A bit of a ruckus has arisen of late about what academics wear, with articles such as this and this getting a lot of attention. So naturally, I started thinking more about what I wear, and whether there seem to be dress codes, and whether or not other people are thinking maybe a little too much about this issue.
Going by the articles, I think historians are under less pressure to dress a certain way than academics from other disciplines. I’ve certainly never felt the need to wear a sharp suit to a conference or for teaching, and I’m not sure if I would even go that far for an academic interview - maybe a nice shirt and a smart skirt or trousers. At a history conference you’ll see a wide range of styles, although I’ve only ever seen men wear jeans and t-shirts at them. I did once consider it myself - I thought about wearing my Marcie t-shirt so people from Twitter would identify me - but the thing I like about conferences is the chance to dress up, and I don’t know if that’s a gender thing or not (I’ll come back to that in a bit). I don’t think anyone would really be put out by it. In her article, Francesca Stavrakopoulou mentions how women in her field are recommended to wear clothes that attract no attention whatsoever - whereas I’ve been given the opposite advice by a colleague, who told me that historians wear standout accessories so that when there are a load of people at a conference, you can remember new people better!
L-R: Monday, Tuesday, Wednesday, Thursday, Friday. Friday’s t-shirt says ‘because badass time-travelling goddess isn’t an official major’ on the back.
As a bit of an experiment, this baby academic took selfies every working day this week to show what I wear (I know I’m not the thinnest person in the world, LOOK AT THE CLOTHES DAMMIT). As you can see, on Monday, Tuesday and today I’ve been pretty casual, and that’s because I’ve mostly been working from home - on Monday I popped out for lunch, but on Tuesday and today I didn’t go out/don’t plan to go out (other than for the gym before I got dressed in ‘proper’ clothes), hence the slippers. Slippers aside, this is the type of thing I would wear to the library or department when I need to study on campus.
On Wednesday and Thursday, I was teaching. I like to ‘dress up’ a bit for teaching. That’s not because our department has any written rules about it, and I have colleagues who teach in more casual clothes, and that’s absolutely fine. It’s not about placing myself above the students really. It’s more that, because I wear casual clothes so much of the time for days when I’m just reading and writing, it’s nice to have an excuse to wear ‘nicer’ clothes. I’m not sure if this is a gender thing when there might be men out there who like dressing up a bit when they’re teaching for the same reason. The same goes for conferences - they’re a convenient opportunity for me to wear ‘nice’ clothes as they’re ‘official’ events, and aside from aesthetic interest (I am susceptible to shoe and dress envy!), it doesn’t bother me what other people choose to wear to them. I actually wore Wednesday’s outfit to the conference I spoke at last week. I do wear heels sometimes (but I only find the chunky 90s-school-shoe style tolerably comfortable), but I don’t feel obliged to because I’m a woman. In the same vein, I only really wear lipstick on special occasions, not because I feel it’s necessary for a woman to do so, but because it’s a treat when there’s so little point wearing it to just sit at home or in the library with a book. Is this the result of some ingrained social conditioning? I have absolutely no idea. I just want to feel reasonably attactive when I go places (to myself rather than other people, compliments just make me feel awkward), and like I’ve made an effort.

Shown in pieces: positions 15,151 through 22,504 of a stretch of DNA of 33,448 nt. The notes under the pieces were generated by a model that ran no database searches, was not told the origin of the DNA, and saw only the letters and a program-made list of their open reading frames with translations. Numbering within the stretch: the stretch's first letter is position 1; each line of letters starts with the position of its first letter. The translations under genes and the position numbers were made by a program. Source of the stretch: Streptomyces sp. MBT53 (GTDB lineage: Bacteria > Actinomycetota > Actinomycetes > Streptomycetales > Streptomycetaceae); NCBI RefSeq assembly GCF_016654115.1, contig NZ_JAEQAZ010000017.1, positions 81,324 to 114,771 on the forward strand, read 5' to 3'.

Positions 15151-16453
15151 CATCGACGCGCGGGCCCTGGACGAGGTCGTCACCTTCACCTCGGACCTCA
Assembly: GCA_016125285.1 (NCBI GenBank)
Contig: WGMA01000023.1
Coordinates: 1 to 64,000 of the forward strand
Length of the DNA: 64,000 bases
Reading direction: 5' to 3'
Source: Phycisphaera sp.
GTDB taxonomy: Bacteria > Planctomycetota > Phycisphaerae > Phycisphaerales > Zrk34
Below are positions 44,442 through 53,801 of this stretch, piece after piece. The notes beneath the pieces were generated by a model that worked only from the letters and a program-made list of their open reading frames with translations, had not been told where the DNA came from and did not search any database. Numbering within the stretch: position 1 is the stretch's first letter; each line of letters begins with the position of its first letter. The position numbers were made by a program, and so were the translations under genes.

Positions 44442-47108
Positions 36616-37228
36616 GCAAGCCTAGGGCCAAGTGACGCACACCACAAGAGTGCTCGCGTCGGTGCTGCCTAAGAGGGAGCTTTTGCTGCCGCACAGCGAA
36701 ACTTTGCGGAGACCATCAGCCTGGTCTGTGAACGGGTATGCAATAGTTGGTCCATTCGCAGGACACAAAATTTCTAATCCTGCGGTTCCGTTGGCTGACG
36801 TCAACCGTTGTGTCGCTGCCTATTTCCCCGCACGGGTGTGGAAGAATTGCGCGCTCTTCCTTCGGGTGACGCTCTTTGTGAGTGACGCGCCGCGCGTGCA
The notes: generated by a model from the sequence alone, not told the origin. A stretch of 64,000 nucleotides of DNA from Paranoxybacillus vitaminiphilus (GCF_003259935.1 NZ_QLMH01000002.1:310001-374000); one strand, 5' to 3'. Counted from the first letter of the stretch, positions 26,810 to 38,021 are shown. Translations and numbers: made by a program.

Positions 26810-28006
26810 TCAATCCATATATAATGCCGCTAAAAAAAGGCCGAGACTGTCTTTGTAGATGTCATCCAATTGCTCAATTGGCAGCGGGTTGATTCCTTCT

Unless I undergo a complete change in personal style preferences, these are the types of clothes I would wear every day if I became a proper academic - or, for that matter, worked anywhere that called for a smart casual look. I’m not sure that debates over workwear, especially how women dress, are that particular to academia.
I actually gave a presentation to my students this week about how to do a good presentation. I had a section about appearance in which I told them that I don’t like telling people what to wear any more than I like being told what to wear (I would feel very affronted if someone told me to tie my hair back like in the article, not least because I personally hate how I look with my hair tied back and would not feel confident!), as long as they assess the occasion. It’s common sense, though, that you wouldn’t wear pyjamas to a job interview, for instance, and wearing a t-shirt with a provocative slogan is fine on a normal day, but not when everyone’s going to be looking at you and trying to concentrate on what you’re saying. But the world would be extremely boring to look at if everyone dressed the same.